In the long-standing liberal narrative about Bill Clinton and his scandals, the one pushed by Clinton courtiers and ratified in media coverage of his post-presidency, our 42nd president was only guilty of being a horndog, his affairs were nobody’s business but his family’s, and oral sex with Monica Lewinsky was a small thing that should never have put his presidency in peril.
That narrative could not survive the current wave of outrage over male sexual misconduct.
So now a new one may be forming for the age of Harvey Weinstein and Donald Trump. In this story, Kenneth Starr and the Republicans are still dismissed as partisan witch hunters. But liberals might be willing to concede that the Lewinsky affair was a pretty big deal morally, a clear abuse of sexual power, for which Clinton probably should have been pressured to resign.
This new narrative lines up with what’s often been my own assessment of the Clinton scandals. I have never been a Clinton hater; indeed, I’ve always been a little mystified by the scale of Republican dislike for the most centrist of recent Democratic leaders. So I’ve generally held what I’ve considered a sensible middle-ground position on his sins — that he should have stepped down when the Lewinsky affair came to light, but that the Republican effort to impeach him was a hopeless attempt to legislate against dishonor.
But a moment of reassessment is a good time to reassess things for yourself, so I spent this week reading about the lost world of the 1990s. I skimmed the Starr Report. I leafed through books by George Stephanopoulos and Joe Klein and Michael Isikoff. I dug into Troopergate and Whitewater and other first-term scandals. I reacquainted myself with Gennifer Flowers and Webb Hubbell, James Riady and Marc Rich.
After doing all this reading, I’m not sure my reasonable middle ground is actually reasonable. It may be that the conservatives of the 1990s were simply right about Clinton, that once he failed to resign he really deserved to be impeached.
Yes, the Republicans were too partisan, the Starr Report was too prurient and Clinton’s haters generated various absurd conspiracy theories.
But the Clinton operation was also extraordinarily sordid, in ways that should be thrown into particular relief by the absence of similar scandals in the Obama administration, which had perfervid enemies and circling investigators as well.
The sexual misconduct was the heart of things, but everything connected to Clinton’s priapism was bad: the use of the perks of office to procure women, willing and unwilling; the frequent use of that same power to buy silence and bully victims; and yes, the brazen public lies and perjury.
Something like Troopergate, for instance, in which Arkansas state troopers claimed to have served as Clinton’s panderers and been offered jobs to buy their silence, is often recalled as just a right-wing hit job. But if you read The Los Angeles Times’ reporting on the allegations (which included phone records confirming the troopers’ account of a mistress Clinton was seeing during his presidential transition) and Stephanopoulos’ portrayal of Clinton’s behavior in the White House when the story broke, the story seems like it was probably mostly true.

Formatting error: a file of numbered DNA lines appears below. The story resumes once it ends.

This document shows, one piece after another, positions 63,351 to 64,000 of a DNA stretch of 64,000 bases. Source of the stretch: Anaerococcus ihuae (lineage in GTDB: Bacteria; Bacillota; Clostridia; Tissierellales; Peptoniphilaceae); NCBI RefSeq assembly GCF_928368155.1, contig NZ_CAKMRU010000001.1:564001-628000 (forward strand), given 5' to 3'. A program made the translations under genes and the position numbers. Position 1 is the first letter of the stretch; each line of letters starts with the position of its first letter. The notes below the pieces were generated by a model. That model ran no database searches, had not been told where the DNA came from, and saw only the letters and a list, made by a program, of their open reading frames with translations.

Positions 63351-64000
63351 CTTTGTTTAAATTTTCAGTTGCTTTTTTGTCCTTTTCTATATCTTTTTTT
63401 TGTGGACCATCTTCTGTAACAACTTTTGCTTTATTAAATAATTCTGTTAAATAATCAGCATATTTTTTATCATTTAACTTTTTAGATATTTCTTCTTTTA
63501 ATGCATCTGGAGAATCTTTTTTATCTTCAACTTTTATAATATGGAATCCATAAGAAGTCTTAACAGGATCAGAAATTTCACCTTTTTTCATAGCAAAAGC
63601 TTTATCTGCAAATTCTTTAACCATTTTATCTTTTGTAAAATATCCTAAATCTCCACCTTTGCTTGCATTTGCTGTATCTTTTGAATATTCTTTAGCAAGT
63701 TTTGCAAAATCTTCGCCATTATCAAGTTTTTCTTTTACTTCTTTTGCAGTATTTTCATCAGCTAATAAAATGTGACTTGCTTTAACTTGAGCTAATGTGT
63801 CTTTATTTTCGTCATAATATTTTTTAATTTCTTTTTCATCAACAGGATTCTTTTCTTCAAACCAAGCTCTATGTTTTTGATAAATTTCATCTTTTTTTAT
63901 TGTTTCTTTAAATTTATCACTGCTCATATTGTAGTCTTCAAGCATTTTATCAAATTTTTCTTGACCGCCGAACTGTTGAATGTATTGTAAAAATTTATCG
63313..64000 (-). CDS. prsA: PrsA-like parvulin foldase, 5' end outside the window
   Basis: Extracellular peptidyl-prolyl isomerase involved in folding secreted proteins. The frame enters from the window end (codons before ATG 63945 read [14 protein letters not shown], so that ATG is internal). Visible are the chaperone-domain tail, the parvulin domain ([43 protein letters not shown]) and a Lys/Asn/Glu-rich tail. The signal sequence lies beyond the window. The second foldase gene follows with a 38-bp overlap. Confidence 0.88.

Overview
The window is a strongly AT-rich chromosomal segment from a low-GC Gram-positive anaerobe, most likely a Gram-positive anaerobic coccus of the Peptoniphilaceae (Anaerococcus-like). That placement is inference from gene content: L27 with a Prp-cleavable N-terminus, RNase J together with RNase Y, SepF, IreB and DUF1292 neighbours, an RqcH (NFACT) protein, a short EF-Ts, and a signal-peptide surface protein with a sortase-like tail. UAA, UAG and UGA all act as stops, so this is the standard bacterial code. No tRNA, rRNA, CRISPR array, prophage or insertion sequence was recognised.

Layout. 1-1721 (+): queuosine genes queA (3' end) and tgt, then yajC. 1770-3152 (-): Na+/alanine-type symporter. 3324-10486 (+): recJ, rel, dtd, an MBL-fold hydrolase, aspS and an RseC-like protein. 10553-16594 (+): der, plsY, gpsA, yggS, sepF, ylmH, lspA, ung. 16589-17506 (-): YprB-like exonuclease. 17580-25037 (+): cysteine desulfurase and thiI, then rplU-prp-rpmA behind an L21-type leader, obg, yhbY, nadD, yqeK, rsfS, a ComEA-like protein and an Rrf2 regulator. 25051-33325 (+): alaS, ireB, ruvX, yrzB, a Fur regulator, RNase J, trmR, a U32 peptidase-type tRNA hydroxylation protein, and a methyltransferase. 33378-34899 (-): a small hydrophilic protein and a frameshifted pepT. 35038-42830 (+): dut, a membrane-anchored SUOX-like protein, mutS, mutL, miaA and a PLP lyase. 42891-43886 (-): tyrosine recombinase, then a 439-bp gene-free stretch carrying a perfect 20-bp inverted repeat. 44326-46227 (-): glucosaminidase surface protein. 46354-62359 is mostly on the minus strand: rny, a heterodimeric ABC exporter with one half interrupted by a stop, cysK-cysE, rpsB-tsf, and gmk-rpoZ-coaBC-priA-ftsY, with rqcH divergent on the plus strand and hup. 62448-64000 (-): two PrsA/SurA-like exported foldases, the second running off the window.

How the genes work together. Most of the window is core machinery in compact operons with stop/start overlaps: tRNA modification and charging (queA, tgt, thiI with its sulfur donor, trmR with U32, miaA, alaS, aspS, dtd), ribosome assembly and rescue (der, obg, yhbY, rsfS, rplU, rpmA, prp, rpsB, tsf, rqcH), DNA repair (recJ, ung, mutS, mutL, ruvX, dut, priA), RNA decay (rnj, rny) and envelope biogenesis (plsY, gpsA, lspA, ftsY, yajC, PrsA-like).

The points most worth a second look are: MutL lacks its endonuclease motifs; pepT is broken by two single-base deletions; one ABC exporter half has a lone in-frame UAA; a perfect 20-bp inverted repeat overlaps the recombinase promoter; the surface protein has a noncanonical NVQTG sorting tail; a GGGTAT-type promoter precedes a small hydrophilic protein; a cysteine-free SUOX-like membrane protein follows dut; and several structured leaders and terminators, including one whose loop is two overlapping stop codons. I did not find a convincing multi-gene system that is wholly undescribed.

I have less confidence about what was real in the miasma of Whitewater. But with Paula Jones and Monica Lewinsky, we know what happened: A president being sued for sexual harassment tried to buy off a mistress-turned-potential-witness with White House favors, and then committed perjury serious enough to merit disbarment. Which also brought forward a compelling allegation from Juanita Broaddrick that the president had raped her.
The longer I spent with these old stories, the more I came back to a question: If exploiting a willing intern is a serious enough abuse of power to warrant resignation, why is obstructing justice in a sexual harassment case not serious enough to warrant impeachment? Especially when the behavior is part of a long-standing pattern that also may extend to rape? Would any feminist today hesitate to take a similar opportunity to remove a predatory studio head or CEO?
There is a common liberal argument that our present polarization is the result of constant partisan escalations on the right — the rise of Newt Gingrich, the steady Hannitization of right-wing media.
Some of this is true. But returning to the impeachment imbroglio made me think that in that case the most important escalators were the Democrats. They had an opportunity, with Al Gore waiting in the wings, to show a predator the door and establish some moral common ground for a polarizing country.
And what they did instead — turning their party into an accessory to Clinton’s appetites, shamelessly abandoning feminist principle, smearing victims and blithely ignoring his most credible accuser, all because Republicans funded the investigations and they’re prudes and it’s all just Sexual McCarthyism — feels in the cold clarity of hindsight like a great act of partisan deformation.
For which, it’s safe to say, we have all been amply punished since.
Ross Douthat joined The New York Times as an Op-Ed columnist in April 2009. Previously, he was a senior editor at the Atlantic and a blogger for theatlantic.com.